A good friend told me his father once explained Canada as “Like the United States…just a bit off.”
If that's true, Australian-influenced Manhattan cafe Little Collins is much the same. It's like any other specialty cafe in New York—just a little bit off. Or, one could say, a little bit more on.
Yes, yes—it's a busy, tiny, box of a space, outfitted in hastily modern Durawall and teensy Scandi-style foldaway tables. They serve Counter Culture Coffee, check, have the city's first intallation of the new modular, under-counter Modbar brewers (specifically the pourover, espresso and steam modules) and, despite the space's close quarters and limited seating, serve quality food. To stay. And they will bring you a water. Another one, even, if you'd like!
Why is this so special? Because it's subtle. Because in New York, as in much of fancy coffee, commingling food service with coffee immediately tells the snobby coffee consumer that the coffee won't be good. Owners Leon Unglik and Arnon Magal's didn't see why that had to be the case.
“It's been one thing that I haven't understood since I've been here,” says Melbourne transplant Unglik about the “if there's food, it's probably not very good coffee” stigma.
“It's not that difficult to do both. I really know what I like with coffee, and I'm very serious about our approach here to coffee, and at the same time I really love my food, I cook a lot at home, and I just always thought, it can't be that difficult to do both. The biggest difference between [US and Australian coffee cultures] is to me, if you go to a good cafe there, the expectation is you'll get decent food as well. It's the opposite of here. And here, like, since i've been here, the expectation is you'll get a pastry from Balthazar.”
“I don't overstate what we're doing here with food,” says Unglik. “It's simple combinations, fresh ingredients, tasty combinations that work.” Think seasonal, bright, Ottolenghi-style salads and flavors, interspersed with comforting things like brisket sandwiches or the requisite avocado toast mashy bit.
Though Unglik is Australian-born, his coffee teeth were cut in the US, after leaving a career in banking and finance law. After tenure at Kafe 1668 (south) and Toby's Estate (Williamsburg), the increasingly popular swap of suit-for-apron saw Unglik team up with Magal, who comes from the food side as a former chef at reputed New York chickenry Peter's Since 1969.
But beyond the not-rocket-science idea of serving good food, doing coffee in Midtown East—an idea that very recently occurred to another Australian cafe, Bluestone Lane (49th and 3rd), as well as Ninth Street Espresso (56th and Park)—is also not that earthshaking. What is special, though, are the combined effects of food, hospitality, and the Modbar. Together, the three make a slight shift in timbre from the usual brusque NYC cafe that's perceptible. Even…what is that sensation again…? Welcoming.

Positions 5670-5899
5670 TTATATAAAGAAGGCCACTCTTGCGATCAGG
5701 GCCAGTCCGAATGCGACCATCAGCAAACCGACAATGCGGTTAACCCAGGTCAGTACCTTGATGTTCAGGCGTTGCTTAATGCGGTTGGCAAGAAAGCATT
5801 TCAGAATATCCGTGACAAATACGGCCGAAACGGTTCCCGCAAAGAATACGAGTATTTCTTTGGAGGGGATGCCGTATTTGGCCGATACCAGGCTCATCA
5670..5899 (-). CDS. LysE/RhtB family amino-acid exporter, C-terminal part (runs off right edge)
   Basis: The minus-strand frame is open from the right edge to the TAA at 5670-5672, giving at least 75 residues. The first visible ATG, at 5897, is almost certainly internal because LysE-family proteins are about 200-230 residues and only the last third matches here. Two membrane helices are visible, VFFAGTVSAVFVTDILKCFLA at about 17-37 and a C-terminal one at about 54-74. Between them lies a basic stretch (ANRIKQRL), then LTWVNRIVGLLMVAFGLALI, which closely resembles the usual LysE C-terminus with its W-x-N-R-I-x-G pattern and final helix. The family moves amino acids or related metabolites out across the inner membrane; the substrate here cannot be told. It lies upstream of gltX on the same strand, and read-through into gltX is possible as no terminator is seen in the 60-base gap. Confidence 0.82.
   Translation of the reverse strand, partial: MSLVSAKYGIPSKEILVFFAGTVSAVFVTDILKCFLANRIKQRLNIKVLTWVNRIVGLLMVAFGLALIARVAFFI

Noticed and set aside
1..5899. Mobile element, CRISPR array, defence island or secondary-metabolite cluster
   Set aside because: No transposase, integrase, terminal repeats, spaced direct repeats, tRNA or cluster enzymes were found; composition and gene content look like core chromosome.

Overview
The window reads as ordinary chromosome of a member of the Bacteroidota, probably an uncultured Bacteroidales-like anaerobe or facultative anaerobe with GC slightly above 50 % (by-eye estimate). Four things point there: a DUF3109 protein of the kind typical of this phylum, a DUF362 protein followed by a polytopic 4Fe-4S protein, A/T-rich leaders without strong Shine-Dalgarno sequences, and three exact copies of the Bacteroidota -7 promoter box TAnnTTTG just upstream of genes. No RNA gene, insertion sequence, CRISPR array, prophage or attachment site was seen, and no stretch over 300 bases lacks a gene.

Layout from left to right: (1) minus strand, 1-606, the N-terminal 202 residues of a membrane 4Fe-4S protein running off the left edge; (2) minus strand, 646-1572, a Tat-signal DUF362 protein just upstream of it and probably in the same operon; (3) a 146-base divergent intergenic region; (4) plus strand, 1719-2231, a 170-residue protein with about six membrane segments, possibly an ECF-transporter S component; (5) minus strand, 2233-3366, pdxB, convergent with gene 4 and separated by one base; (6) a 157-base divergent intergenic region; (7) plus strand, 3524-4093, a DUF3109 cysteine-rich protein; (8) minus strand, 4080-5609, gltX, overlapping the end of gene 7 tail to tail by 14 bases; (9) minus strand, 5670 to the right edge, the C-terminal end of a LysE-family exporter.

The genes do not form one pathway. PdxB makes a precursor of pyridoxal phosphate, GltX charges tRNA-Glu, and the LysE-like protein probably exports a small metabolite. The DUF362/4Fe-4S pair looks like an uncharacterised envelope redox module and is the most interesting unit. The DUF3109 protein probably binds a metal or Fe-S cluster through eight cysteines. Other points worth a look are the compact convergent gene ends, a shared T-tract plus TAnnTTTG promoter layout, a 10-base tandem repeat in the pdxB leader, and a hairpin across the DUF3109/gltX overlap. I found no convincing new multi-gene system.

“Like many coffee roasters of our ilk, I guess, a lot of people in coffee talk a big game about changing service paradigms,” says Counter Culture's Tommy Gallagher, an NYC tech who's spent a little quality time helping the high-volume shop adjust alongside the Modbar.
“In general coffee equipment is just a giant bulky appliance that sits on top of a countertop. And the nature of how you interface with this style of equipment as well as traditional equipment—Little Collins does a great job of maintaining across the bar dialogue the entire time you're waiting for stuff.”
“It helps people understand better the potential of how different layouts, and different styles of service can be accomplished,” added Gallagher about Little Collins' implementation of the brewing equipment. Which, by the way, has been instrumental in helping Modbar make changes and improvements as Little Collins and the machine learn about each other's needs.
And that last bit, about needs—Lexington Avenue really needed this. There's no question that quality-focused, whatever-wave cafes are proven successes in hipster districts and tourist traffic areas. But New York City is a city of every kind of person. And a high percentage of New Yorkers really want some good coffee — with a little of that harder-to-find hospitality, and maybe a chickpea toast, too.
“I really like the mix of corporate, residents, and just general foot traffic from tourists,” said Unglik of the neighborhood which regularly fills his cafe to capacity, lines crowding the door like a rush hour 5 train. “Basically I find it much more enjoyable working in an environment where it's cranking. When you can get a really good team of coffee people who are working at their capacity and you're churning out drinks quickly, it's the most fun you can have, in my opinion, in this industry.”